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Your resource for garage flooring options, ideas, tips, and repair

Polyurethane versus Epoxy Coatings for Your Garage

polyurethane vs epoxy

The subject of a polyurethane or epoxy coating for a garage floor eventually comes up when deciding on what materials to use for your project.  Admittedly, it can become a bit confusing when asking around or researching which floor coating is best to use.  Epoxy and polyurethane are great for protecting your floor against stains, damage, chemicals, oils, and wear.  They are both light reflective, easy to clean, and long lasting.  They also have their own advantages depending on the application.  So which one should you use and what is the difference?  Well, the short answer for most applications is to use both.  Let’s see why.

Epoxy Floor Coating Benefits

Epoxy is a thermosetting polymer which is available in three different formulations for a garage floor coating and sealer; water based, solvent based, and 100% solids.  These formulations allow for varying degrees of thickness from 3 mils to over 10 mils for a single coating for a garage floor.  They also allow for ease of application, special bonding characteristics, and VOC considerations.  Epoxy bonds extremely well to properly prepared concrete and can sometimes be used as a resurfacing agent for old or worn concrete that need a new garage floor surface.

The best epoxy formulations are 100% solids and provide for an extremely hard, thick, and impact resistant surface.  This self-leveling thickness contributes to filling in the small hairline cracks and imperfections of the floor as well as providing protection.  It also works well against hot tire pick up, scratching, and wear from abrasion.  Though some epoxy formulas come with U.V. inhibitors, they will still eventually yellow or amber as the industry calls it when exposed to sunlight for any length of time.  This is something to consider when choosing a garage floor finish.


Polyurethane Floor Coating Benefits

Like epoxy, polyurethane is a thermosetting polymer as well and is considered a high performance coating.  It is commonly known as urethane for short, though that it is technically incorrect and there is actually a big difference between polyurethane and urethane.  If someone is advertising a urethane coating, it is actually polyurethane.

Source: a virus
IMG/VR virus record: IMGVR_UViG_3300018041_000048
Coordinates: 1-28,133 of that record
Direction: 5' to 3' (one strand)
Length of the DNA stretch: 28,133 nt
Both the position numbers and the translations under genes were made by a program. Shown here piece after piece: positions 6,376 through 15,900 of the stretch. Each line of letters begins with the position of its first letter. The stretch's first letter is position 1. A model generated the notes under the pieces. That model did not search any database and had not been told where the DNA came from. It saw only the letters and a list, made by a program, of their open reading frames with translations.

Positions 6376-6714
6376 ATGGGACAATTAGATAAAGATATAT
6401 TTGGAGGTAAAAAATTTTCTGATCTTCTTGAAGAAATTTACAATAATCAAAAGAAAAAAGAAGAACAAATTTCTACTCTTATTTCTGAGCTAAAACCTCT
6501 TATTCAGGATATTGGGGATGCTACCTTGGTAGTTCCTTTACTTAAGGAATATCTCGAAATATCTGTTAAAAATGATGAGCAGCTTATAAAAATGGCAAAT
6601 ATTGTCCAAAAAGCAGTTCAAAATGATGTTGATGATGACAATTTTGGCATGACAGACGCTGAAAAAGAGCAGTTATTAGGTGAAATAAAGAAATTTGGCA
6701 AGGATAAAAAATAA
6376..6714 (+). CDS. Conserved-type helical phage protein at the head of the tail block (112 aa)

Of the different formulations available, aliphatic polyurethane is the desired choice for garage floors.  Though they are approximately 60% to 70% solids depending on the manufacturer, a polyurethane coating is only about 2 to 3 mils in thickness and can’t be adjusted as with epoxy.

Don’t let the thinner dry film thickness fool you however. Aliphatic polyurethane has more flexibility than epoxy and it is this flexibility that aids in absorbing impacts better.  It is also much more abrasion resistant.  In fact, some manufacturer’s claim that the wear resistance of polyurethane over epoxy is almost 3 to 1.  The resistance to chemicals is better than epoxy as well and this includes resistance to solvents such as methylene chloride which is the primary ingredient in paint stripper.

Another advantage of polyurethane over epoxy is that it is U.V. stable.  This means that it won’t yellow like epoxy does when exposed to small amounts of sunlight over a period of time.  The surface of polyurethane is not as hard as epoxy but it is much more scratch resistant, can tolerate larger temperature swings, and handles humidity much better.  It is also available in different finishes from satin to very glossy.

Though polyurethane has many advantages over epoxy, it does not bond well to concrete and its thin dry film thickness will not work well as a self-leveling coating to fill in small cracks and divots in the surface.  Another consideration is that most polyurethanes are solvent based, meaning they can have high VOC’s, and may require a respirator to apply.

Final Verdict

So, which should you use?  As a rule, it is believed that you will get maximum performance by using both polyurethane and epoxy together for your garage floor coating.  Whether you are applying the coating yourself or hiring a professional, epoxy is best used for building up the thickness of your floor coating then following up with polyurethane as a clear coat to protect it.  It will help protect the epoxy from yellowing and it will provide for a longer wearing and more scratch resistant surface.

If you don’t want to worry about yellowing at all, you can always use a colored polyurethane as a color coat before the clear coat.  Polyurethane is also a better medium than epoxy to mix in anti-slip aggregate if you truly want an anti-slip surface or want a solid colored floor without paint chips.

Something else to consider is that most epoxy clear coats are not actually crystal clear like polyurethane is.  Though they have no color, there is a slight yellowish brown tint to the clear in epoxy.  Unless you opt for a more satin finish, polyurethane can provide a very glossy surface that gives your floor depth.

So unless you are just doing a one-coat epoxy coating for your garage, a combination of epoxy and polyurethane is almost always the best answer to get the maximum combined benefit out of both materials.  The result is a high performance garage coating that will stand up to the rigors of a working garage for years to come.


Comments

  1. Fordman says:

    You said that polyurethane is U.V. resistant, but will the epoxy under it yellow? I don’t want to spend the extra money urethane if it does.